A man from Atlanta retired to spend the rest of his life cuddling premature babies

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A man from Atlanta retired to spend the rest of his life cuddling premature babies

A man in Atlanta, Georgia, USA, spent his 15-year retirement cuddling premature babies and being a shoulder to lean on for struggling parents at his local hospital.

When David Deutchman retired from his career in sales in 2005, he found an unusual way to fill his time. He spent the next 15 years of his life cuddling premature babies and comforting their parents and became known as the “The Baby Whisperer” and “ICU Grandpa”.

He started to volunteer in a hospital upon his retirement and, after an encounter with two patients’ mothers, he knew he wanted to work with the hospital’s smallest patients.

“The Baby Whisperer”

He then heard of the “baby buddy” program at Scottish Rite Hospital, which invites volunteers to visit the PICU (Paediatric Intensive Care Unit) and NICU (Neonatal Intensive Care Unit) wards and comfort small babies who were either born premature or have other special medical needs.

“When I first came to work for the hospital, they gave me a little baby to hold”, David Deutchman said. “And the child life person walked by and said, ‘Hey, you hold babies? I’ve got a job for you.’ And I just loved it”.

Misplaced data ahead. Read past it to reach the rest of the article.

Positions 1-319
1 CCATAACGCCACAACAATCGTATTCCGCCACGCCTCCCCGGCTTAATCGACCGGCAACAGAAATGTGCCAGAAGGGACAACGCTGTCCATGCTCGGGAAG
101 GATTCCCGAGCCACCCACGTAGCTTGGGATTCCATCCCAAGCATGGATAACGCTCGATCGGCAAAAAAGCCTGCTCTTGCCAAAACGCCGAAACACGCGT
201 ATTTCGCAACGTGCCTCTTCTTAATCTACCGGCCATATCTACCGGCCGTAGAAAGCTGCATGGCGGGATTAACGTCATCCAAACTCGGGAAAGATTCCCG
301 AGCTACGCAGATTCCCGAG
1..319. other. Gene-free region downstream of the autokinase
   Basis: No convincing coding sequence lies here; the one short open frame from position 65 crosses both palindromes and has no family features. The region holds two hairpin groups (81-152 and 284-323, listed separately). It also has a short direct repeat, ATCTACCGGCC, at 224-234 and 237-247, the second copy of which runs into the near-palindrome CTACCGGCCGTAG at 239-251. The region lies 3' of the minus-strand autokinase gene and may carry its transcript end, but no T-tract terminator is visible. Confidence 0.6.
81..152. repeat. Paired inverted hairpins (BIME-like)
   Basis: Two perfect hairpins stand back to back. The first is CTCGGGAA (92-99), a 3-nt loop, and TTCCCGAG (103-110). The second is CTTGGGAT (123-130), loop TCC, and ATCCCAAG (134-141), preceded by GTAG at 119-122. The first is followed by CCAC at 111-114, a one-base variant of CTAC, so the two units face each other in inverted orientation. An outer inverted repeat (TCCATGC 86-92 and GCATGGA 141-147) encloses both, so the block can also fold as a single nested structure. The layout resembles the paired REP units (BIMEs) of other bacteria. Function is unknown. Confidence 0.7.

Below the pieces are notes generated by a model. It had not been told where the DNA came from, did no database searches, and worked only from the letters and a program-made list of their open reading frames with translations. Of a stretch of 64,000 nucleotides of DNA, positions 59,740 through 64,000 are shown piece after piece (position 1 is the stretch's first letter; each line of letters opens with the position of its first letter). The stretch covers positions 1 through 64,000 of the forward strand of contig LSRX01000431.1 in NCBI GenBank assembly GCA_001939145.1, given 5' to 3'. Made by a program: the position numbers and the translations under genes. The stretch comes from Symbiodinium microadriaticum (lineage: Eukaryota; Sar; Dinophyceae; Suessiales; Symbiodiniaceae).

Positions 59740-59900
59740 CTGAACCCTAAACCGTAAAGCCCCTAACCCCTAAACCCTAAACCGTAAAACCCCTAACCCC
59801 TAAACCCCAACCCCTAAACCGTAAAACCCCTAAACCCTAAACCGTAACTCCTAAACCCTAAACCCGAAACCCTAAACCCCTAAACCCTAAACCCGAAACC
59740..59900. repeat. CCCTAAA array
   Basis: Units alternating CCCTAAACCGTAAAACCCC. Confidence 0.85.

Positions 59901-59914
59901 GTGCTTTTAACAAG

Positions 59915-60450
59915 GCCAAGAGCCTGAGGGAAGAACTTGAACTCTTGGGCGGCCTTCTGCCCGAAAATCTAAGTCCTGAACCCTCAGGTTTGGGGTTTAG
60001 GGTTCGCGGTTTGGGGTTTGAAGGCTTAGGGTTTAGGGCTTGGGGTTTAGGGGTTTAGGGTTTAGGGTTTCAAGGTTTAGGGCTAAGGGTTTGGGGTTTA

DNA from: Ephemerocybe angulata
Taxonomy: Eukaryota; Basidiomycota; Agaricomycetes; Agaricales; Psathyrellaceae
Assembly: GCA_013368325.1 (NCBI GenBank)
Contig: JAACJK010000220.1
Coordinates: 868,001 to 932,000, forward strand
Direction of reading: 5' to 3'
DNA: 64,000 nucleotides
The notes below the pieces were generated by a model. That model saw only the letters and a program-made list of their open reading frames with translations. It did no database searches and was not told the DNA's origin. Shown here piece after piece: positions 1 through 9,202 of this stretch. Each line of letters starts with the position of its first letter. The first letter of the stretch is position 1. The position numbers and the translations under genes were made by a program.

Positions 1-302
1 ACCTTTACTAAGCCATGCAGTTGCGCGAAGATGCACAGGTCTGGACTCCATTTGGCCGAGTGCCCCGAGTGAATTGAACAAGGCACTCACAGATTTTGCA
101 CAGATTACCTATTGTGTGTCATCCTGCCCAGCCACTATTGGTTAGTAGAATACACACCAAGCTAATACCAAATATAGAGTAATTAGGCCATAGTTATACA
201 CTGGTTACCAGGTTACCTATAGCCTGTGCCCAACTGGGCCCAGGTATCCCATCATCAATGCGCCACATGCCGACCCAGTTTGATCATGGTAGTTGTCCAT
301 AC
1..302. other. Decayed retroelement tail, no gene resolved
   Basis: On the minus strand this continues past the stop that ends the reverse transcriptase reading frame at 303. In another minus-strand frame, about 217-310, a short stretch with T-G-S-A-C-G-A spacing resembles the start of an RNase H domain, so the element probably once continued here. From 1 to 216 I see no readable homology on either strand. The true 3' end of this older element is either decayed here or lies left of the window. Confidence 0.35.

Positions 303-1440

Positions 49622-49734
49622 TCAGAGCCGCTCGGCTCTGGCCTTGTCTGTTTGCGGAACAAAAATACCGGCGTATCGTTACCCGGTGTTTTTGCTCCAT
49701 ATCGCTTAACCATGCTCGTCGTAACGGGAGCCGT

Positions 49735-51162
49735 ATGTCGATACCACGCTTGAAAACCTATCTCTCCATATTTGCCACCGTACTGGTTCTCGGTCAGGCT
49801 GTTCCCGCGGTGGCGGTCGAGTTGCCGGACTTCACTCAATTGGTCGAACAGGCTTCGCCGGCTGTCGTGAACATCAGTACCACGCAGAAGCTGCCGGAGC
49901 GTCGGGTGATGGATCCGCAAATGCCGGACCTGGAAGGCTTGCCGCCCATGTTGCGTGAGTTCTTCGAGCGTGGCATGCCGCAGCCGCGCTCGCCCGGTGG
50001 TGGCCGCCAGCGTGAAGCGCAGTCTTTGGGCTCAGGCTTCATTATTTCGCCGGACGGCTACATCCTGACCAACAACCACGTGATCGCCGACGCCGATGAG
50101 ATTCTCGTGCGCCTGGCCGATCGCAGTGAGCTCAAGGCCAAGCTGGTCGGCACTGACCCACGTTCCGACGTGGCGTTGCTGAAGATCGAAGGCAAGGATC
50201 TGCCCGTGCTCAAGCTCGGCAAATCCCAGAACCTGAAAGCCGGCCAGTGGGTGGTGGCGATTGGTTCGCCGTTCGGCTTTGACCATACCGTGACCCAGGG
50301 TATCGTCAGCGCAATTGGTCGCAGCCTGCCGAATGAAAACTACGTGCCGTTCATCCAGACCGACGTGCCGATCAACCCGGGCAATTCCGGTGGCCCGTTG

He spent every Tuesday in the PICU and Thursday in the NICU holding tiny babies in his arms and comforting them when their parents could not.

“Before you know it, I was holding little babies”,  David said. “And [the years] have just flown by”.

He was particularly good at calming distressed babies. Clinical nurse expert Angie Hawthorne said: “When he takes a baby into his arms, you can see the baby relax, because David’s so relaxed”, she said.

“Holding a mom’s hand is just as important as holding a baby”.

David wasn’t just there for the babies though.

David said, “I talk with mothers and sometimes I hold their hand, because holding a mom’s hand is just as important as holding a baby”.

He continued, “there’s a lot of stress for these parents. Having somebody tell them they can go get breakfast and assure them I’ll be there with their baby, it means something to them. It’s important”.

By 2017, Deutchman had comforted an incredible 1,200 babies as well as their grateful parents.

David Deutchman sadly passed away after a short 17-day battle with stage IV metastatic pancreatic cancer on 14 November 2020, aged 86.

“We’re grateful for every minute of every day we got with this great husband, father and grandfather”, his daughter, Susan Lilly, told CNN.

What a wonderful man, and a wonderful, different, way to show how to be pro-life.

 


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